The Minnesota Student Association is making strides toward shared governance through talks with the Board of Regents, but during Tuesday’s forum, President Bob Bruininks warned them against bringing the issue to the state Legislature.
Students at the University of Wisconsin achieved shared governance by petitioning the legislature, and students obtained the right to formulate and review “policies concerning student life, services and interests,” but Bruininks told forum he would rather keep the issue internal and “work it out as members of the University [of Minnesota] community.”
MSA President Sarah Shook said the group was working on a memorandum of understanding so student government can move forward on a Regents policy establishing shared governance. Principles were agreed upon in discussions, Shook said, but no timeline was put in place.
Bruininks said he expects to see shared governance before he leaves the University in June.
Shook said MSA will continue to ready a legislative platform if it isn’t able to accomplish anything through the Board of Regents.
Any legislative action taken by MSA would be through the Legislative Certificate Program, which Bruininks praised for provoking discussion and “thinking about what is best for the University of Minnesota.”
However, Bruininks hinted that shared governance might not be well-received at the Capitol in the current political climate.
MSA representative Paul Buchel raised concerns over whether the student role would continue to be advisory or if students would get a real vote on issues affecting them and the University.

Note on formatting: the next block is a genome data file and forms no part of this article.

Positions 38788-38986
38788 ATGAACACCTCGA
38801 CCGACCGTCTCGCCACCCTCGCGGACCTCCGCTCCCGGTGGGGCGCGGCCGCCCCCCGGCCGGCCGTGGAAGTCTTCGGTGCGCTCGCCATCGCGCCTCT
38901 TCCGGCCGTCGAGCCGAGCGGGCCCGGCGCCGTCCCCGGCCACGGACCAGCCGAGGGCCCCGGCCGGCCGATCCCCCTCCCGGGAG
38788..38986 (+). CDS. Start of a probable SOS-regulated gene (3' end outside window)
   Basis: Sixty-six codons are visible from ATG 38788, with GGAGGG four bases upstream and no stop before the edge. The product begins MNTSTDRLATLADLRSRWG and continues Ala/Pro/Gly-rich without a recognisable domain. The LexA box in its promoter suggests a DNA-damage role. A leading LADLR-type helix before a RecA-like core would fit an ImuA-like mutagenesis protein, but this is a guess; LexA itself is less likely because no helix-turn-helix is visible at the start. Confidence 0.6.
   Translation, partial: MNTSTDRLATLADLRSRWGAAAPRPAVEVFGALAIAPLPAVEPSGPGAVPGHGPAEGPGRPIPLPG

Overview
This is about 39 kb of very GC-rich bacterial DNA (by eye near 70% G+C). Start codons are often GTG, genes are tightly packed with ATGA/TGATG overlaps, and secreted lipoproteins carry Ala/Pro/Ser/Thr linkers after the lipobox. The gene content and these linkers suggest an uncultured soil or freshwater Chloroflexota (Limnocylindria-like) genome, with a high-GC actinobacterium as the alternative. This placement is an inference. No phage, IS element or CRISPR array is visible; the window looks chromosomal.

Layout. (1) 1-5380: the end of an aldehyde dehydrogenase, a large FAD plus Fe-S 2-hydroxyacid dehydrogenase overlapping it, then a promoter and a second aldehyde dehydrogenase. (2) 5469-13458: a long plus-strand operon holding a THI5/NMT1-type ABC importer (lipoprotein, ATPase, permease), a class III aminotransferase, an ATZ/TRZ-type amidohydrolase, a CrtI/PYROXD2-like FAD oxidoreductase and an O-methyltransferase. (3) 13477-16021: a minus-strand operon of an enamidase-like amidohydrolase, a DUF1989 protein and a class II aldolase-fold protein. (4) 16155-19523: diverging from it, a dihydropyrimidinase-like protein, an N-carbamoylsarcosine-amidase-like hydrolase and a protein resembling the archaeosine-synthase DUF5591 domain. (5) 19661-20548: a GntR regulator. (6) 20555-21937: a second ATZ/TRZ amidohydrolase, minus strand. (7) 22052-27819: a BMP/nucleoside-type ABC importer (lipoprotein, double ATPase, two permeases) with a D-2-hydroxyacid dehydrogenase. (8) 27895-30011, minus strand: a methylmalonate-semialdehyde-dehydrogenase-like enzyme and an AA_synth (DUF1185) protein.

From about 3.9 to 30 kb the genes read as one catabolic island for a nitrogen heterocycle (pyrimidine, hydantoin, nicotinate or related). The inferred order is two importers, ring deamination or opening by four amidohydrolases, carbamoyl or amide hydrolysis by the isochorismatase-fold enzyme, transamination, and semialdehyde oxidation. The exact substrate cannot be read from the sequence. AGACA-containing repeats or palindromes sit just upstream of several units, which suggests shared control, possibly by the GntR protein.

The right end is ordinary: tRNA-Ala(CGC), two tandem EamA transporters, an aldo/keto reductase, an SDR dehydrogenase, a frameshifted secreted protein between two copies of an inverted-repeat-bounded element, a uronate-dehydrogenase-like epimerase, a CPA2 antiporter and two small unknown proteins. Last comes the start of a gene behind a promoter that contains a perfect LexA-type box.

Bruininks said it was important to work toward consensus between students, faculty and administrators and to work through issues, rather than
simply vote on them.
He did not clearly state whether MSA would have a vote rather than just an advisory role.
MSA representatives themselves are unclear as to what will happen if they have shared governance. Forum passed a resolution Tuesday forming an ad-hoc committee dedicated to shared governance.
“Right now, if shared governance was achieved, we wouldn’t know what do with it,” MSA Legislative Affairs director Nick Saab said.
The Committee on Shared Governance was for representatives who are passionate about the subject and want to put procedures and infrastructure in place for dealing with shared governance, Saab said.
The committee will also function as a way for the Legislative Certificate Program to understand what forum wants.
Like other MSA committees, any decisions made by the ad-hoc committee will require forum approval.
The committee will begin meeting 5 p.m. next Tuesday in the MSA office and is open to the public, although only MSA members will be able to vote on committee decisions.
Paul Strain, MSA Representative to the Board of Regents, said he has been working with coordinate campuses to create “a unified message” for shared governance.
Strain will address shared governance in the student report to the Board of Regents at its December meeting.
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